Forcing Flowering Bulbs

Many gardeners delight in producing a breath of spring during the cold winter months. The breath of spring I'm referring to is forcing spring-flowering bulbs. Bulbs can be purchased at garden centers, flower shops, or through mail-order suppliers in the fall. Select bulbs that are large, firm, blemish-free, and of uniform size. Forcing bulbs indoors requires forethought. Most bulbs require at least 12 to 16 weeks of cold treatment to initiate a well developed root system, stems, and flower buds. Giving the bulbs a cold treatment does not mean putting the bulbs in the freezer for part of the winter. Rather, potted bulbs are watered and placed in the refrigerator or another location that is cool but does not freeze. Besides the refrigerator, bulbs can be chilled by placing the containers in a 1 foot deep outdoor trench or cold frame and covering with dry straw or leaves. Other possibilities include an unheated garage or root cellar. Ideal rooting temperatures are between 40 and 45 F.

Bulb forcing requires good quality bulbs, a well-drained potting soil, and containers with drainage holes in the bottom. At planting, fill the container 1/2 to 3/4 full with potting soil, set the bulbs close together on top of the mix and adjust the soil level until the bulb tips are even with the rim of the container. Most bulbs are most attractive when planted in odd numbered groups like 3 or 5. Fill the remainder of the container until the bulb tips show just above the soil surface. Water containers thoroughly before putting them into cold storage and water regularly during the storage period. Placing containers inside plastic bags will help to conserve moisture. When working with flat sided bulbs such as tulips, plant the flat side of the bulb toward the sides of the container.

Many plants begin sending up shoots before the cold treatment is complete. Be careful not to damage these shoots. If containers are stacked on top of one another, this is the time to arrange them in a single layer to prevent shoot damage. Following the appropriate length of cold storage, the potted bulbs are ready to force indoors. Place the containers in a semi-dark location with a temperature of about 60 F. After a few days, place containers in a well-lighted location at normal room temperature to flower. Flowering usually occurs within a few weeks. To enjoy a succession of bloom, remove a few pots every 2 weeks. For extended flowering, keep plants in a moderately lighted location at fairly cool temperatures (65 F) and away from hot and cold drafts. Water plants when the soil surface is dry to the touch.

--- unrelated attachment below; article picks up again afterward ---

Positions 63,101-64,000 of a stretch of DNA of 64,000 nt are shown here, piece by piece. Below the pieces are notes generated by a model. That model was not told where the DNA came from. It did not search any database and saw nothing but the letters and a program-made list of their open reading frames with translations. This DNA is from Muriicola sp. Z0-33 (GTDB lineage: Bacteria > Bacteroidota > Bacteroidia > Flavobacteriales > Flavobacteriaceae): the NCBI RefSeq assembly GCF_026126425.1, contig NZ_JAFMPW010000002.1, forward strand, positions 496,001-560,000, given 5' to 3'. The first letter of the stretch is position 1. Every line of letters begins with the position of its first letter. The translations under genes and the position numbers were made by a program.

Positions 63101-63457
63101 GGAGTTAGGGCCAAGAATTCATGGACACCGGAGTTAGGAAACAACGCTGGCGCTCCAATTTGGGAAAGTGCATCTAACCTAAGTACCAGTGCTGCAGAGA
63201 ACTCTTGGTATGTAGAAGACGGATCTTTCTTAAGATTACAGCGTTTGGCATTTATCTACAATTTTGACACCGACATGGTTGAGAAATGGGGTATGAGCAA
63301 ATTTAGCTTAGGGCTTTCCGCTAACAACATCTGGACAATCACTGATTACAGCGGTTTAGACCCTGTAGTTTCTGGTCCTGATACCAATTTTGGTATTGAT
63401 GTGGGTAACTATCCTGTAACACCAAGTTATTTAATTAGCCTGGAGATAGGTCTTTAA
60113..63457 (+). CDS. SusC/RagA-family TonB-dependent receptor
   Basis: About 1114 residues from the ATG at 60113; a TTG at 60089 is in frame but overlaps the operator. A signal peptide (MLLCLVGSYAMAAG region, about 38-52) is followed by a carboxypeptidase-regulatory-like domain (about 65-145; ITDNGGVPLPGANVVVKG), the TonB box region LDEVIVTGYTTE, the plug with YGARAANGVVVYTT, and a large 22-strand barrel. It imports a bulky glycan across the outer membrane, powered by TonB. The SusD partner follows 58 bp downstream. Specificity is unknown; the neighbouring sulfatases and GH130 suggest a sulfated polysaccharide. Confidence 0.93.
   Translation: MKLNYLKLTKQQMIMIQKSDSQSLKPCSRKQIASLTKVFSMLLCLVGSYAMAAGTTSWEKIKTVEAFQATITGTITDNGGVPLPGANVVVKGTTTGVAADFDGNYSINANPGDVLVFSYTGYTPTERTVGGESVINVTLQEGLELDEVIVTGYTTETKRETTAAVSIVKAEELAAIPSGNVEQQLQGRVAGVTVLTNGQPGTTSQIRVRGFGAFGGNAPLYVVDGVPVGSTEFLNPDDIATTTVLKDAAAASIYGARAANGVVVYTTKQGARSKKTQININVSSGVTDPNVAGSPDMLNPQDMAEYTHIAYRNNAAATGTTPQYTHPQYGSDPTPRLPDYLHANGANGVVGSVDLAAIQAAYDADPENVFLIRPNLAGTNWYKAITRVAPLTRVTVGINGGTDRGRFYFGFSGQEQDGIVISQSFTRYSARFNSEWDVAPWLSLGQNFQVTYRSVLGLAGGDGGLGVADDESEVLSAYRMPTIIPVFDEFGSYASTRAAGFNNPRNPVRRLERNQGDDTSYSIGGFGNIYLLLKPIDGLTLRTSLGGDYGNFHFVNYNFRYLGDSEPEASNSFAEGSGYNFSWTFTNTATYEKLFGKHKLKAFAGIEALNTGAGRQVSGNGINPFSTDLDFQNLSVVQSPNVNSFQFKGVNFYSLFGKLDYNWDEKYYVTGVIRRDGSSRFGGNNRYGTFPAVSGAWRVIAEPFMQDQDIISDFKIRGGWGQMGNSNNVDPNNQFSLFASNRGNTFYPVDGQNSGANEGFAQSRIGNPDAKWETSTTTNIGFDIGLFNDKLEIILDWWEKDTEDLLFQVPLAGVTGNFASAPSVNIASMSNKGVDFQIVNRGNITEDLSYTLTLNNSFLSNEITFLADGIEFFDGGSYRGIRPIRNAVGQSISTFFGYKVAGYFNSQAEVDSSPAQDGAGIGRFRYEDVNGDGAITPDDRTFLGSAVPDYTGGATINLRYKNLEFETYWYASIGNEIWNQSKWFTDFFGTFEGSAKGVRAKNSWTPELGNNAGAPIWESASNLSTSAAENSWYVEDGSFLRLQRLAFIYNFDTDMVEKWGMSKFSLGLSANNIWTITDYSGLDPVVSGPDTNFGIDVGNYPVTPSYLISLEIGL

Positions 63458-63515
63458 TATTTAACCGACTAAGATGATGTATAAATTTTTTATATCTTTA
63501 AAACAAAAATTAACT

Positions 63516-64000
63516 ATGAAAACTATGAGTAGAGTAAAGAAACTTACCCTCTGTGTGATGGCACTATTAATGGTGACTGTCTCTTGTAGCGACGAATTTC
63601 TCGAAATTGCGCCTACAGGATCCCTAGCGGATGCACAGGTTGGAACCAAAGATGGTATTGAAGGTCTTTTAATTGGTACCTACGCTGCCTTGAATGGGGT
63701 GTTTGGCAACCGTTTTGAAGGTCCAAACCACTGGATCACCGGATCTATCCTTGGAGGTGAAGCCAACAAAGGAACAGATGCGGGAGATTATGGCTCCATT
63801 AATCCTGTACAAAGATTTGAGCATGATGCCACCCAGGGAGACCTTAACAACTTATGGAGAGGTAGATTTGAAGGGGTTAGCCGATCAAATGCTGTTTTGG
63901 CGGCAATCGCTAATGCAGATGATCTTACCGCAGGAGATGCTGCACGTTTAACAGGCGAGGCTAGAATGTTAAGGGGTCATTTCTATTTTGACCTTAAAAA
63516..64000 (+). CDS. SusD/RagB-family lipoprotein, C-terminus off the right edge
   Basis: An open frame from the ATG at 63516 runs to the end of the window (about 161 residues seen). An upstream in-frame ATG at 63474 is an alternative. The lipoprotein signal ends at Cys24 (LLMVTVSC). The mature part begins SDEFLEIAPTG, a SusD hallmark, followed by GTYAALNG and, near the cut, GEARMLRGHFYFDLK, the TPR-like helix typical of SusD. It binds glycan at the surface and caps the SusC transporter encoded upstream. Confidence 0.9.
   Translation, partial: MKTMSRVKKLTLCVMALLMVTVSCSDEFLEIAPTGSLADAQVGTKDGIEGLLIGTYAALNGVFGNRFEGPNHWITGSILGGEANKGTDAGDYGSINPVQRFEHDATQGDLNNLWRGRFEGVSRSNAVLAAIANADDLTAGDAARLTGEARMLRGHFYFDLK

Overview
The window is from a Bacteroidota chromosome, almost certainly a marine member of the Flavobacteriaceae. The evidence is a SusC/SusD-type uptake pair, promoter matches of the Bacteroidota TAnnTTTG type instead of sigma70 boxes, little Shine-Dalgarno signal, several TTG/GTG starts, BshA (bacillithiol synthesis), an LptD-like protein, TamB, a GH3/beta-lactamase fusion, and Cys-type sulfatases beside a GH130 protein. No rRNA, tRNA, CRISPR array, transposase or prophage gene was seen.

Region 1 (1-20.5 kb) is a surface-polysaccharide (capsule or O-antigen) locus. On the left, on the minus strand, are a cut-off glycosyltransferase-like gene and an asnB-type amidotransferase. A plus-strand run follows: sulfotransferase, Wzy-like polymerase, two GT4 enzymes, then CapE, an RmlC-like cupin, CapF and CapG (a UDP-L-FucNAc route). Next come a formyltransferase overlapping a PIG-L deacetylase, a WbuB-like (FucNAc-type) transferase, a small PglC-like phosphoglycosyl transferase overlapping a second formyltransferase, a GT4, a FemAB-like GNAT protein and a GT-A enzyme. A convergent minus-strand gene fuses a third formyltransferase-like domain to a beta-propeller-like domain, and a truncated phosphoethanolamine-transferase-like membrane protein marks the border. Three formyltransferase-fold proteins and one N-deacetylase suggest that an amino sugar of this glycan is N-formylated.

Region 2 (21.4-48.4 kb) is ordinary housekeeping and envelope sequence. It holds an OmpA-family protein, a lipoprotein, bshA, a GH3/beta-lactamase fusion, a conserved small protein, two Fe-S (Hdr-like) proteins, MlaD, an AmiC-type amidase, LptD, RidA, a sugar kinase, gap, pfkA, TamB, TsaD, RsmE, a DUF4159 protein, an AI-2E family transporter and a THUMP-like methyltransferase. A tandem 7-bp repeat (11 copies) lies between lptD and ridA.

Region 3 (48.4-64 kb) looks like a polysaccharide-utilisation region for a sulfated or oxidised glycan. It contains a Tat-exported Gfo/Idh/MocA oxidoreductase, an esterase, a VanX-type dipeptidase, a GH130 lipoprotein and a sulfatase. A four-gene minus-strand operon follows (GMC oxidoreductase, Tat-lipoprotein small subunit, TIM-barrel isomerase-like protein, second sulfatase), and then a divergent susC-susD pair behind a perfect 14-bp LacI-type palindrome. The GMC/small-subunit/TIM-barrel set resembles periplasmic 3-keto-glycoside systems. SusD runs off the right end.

Some excellent choices for bulb forcing include:

Plant Cold Treatment (weeks) Weeks to Bloom
Crocus (Crocus spp.) 15 2-3
Daffodils (Narcissus spp.) 15-17 2-3
Fritillary (Fritillaria meleagris) 15 3
Glory-of-the-snow (Chionodoxa luciliae) 15 2-3
Grape hyacinth (Muscari spp.) 13-15 2-3
Hyacinth (Hyacinthus) 11-14 2-3
Iris (Iris danfordiae and I. reticulata) 15 2-3
Paperwhites (Narcissus tazetta) none 5-6
Puschkinia (Puschkinia libanotica) 15 2-3
Scilla (Scilla spp.) 15 2-3
Snowdrop (Galanthus nivalis) 15 2
Tulip (Tulipa hybrids) 14-20 2-3
Winter aconite (Eranthis hyemalis) 15 2

Through proper scheduling (planting and bringing out of storage), spring flowering bulbs can be blooming for you from December through spring. Once bulbs have been forced, many can be planted outside where they will flower again in a year or two. Most tulip bulbs should be discarded after forcing. Most tulip bulbs are quite small and weak after forcing and don't perform well when planted outdoors.

This article originally appeared in the November 11, 1994 issue, p. 153.


Links to this article are strongly encouraged, and this article may be republished without further permission if published as written and if credit is given to the author, Horticulture and Home Pest News, and Iowa State University Extension and Outreach. If this article is to be used in any other manner, permission from the author is required. This article was originally published on November 11, 1994. The information contained within may not be the most current and accurate depending on when it is accessed.